After the explosion on West 23rd,
I thought of you kissing a lover
on a soon destroyed bridge. Then of me,
the day before with a man
I thought I could love. How can I
do laundry now? If I fold the corners
of each t-shirt or roll the socks into a perfect sphere,
can I save a bit of this city
from the hand of another?
They said the bombs were in the dumpsters.
Maybe the one I leaned against
when I invited him home to Brooklyn.
He said next time and my feigned hope
smiled back. After this, I’d like to believe
there will be places left to kiss.
They said 29 bodies were touched.
After this, confetti in the streets again. After this,
a parade of shrapnel.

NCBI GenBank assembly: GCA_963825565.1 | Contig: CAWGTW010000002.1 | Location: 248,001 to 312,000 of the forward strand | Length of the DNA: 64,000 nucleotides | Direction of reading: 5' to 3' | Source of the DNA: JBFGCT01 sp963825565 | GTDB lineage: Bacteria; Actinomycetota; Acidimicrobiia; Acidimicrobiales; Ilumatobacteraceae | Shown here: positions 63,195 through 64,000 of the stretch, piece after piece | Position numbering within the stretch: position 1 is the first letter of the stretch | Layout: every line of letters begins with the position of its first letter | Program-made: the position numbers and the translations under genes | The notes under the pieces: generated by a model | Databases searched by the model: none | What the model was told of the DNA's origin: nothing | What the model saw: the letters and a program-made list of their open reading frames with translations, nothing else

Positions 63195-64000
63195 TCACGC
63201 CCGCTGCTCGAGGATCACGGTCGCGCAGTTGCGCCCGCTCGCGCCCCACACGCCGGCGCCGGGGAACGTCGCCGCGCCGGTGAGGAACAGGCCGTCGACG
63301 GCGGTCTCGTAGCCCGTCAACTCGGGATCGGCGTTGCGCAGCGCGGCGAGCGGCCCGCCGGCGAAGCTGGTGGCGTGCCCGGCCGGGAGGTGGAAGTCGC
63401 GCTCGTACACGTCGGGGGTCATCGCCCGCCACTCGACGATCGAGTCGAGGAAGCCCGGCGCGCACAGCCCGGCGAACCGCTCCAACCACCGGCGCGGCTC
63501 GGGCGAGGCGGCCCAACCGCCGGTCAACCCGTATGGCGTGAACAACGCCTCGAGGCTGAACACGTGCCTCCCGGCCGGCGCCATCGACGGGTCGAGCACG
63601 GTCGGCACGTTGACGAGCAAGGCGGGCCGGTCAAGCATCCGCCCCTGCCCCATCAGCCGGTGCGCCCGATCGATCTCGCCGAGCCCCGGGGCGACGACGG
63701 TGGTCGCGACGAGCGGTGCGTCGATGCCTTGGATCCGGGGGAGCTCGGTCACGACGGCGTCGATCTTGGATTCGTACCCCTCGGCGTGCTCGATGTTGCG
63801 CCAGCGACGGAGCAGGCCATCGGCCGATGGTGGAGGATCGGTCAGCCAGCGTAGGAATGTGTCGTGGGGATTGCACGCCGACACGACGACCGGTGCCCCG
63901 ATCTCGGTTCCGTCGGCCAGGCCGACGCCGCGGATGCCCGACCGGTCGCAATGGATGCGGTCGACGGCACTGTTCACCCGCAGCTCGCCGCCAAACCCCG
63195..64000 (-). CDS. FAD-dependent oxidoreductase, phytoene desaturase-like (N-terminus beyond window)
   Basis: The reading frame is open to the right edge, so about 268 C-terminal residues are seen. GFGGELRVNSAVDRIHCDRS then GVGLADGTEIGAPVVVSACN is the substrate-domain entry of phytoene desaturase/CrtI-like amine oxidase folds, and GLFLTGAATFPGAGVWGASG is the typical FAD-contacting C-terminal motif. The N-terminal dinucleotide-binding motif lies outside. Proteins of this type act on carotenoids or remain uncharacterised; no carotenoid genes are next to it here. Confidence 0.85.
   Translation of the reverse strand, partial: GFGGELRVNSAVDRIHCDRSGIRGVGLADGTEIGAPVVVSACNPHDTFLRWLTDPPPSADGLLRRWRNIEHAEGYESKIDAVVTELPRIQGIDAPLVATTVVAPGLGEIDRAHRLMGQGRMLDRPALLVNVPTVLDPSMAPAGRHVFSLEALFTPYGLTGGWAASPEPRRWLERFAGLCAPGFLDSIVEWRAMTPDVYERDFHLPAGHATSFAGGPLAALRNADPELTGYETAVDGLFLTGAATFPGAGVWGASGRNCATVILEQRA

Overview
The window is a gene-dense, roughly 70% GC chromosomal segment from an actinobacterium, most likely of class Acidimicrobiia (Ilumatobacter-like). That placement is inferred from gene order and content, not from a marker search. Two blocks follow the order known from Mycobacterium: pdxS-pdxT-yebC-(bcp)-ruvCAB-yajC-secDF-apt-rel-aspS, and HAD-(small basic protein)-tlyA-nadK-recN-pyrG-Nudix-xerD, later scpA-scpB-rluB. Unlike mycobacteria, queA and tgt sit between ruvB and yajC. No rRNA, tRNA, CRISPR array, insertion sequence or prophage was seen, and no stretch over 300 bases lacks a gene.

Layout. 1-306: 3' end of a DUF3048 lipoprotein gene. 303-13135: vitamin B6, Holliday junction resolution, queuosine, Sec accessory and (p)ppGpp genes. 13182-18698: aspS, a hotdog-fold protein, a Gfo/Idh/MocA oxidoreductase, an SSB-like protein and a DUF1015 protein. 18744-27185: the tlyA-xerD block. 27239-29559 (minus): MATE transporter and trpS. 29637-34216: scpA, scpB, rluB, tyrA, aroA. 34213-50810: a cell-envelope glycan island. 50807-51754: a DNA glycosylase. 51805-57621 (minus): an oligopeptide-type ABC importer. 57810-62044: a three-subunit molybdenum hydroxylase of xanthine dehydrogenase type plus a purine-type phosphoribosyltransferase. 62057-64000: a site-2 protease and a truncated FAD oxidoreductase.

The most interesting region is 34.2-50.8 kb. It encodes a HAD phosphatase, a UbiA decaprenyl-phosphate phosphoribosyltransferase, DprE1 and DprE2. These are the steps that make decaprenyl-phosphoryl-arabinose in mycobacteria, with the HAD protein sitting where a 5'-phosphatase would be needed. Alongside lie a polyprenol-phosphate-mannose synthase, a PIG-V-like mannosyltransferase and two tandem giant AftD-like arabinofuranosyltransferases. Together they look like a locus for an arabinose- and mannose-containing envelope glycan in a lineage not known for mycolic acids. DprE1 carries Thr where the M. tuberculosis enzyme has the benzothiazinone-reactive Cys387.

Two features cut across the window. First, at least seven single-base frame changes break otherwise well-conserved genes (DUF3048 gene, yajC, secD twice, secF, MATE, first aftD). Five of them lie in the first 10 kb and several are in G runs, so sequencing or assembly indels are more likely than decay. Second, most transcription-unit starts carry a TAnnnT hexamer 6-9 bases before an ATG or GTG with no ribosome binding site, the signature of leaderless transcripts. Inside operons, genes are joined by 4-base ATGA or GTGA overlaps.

Diannely Antigua is a Dominican American poet and educator, born and raised in Massachusetts. She received her B.A. in English from the University of Massachusetts Lowell where she won the Jack Kerouac Creative Writing Scholarship. She is currently an MFA candidate at New York University and an Associate Poetry Editor for BOAAT. A Pushcart Prize nominee and winner of the Bodega Poetry Contest, her work appears or is forthcoming in Cosmonauts Avenue, Reservoir, Day One, Vinyl, Tinderbox Poetry Journal, and elsewhere. She lives in Brooklyn.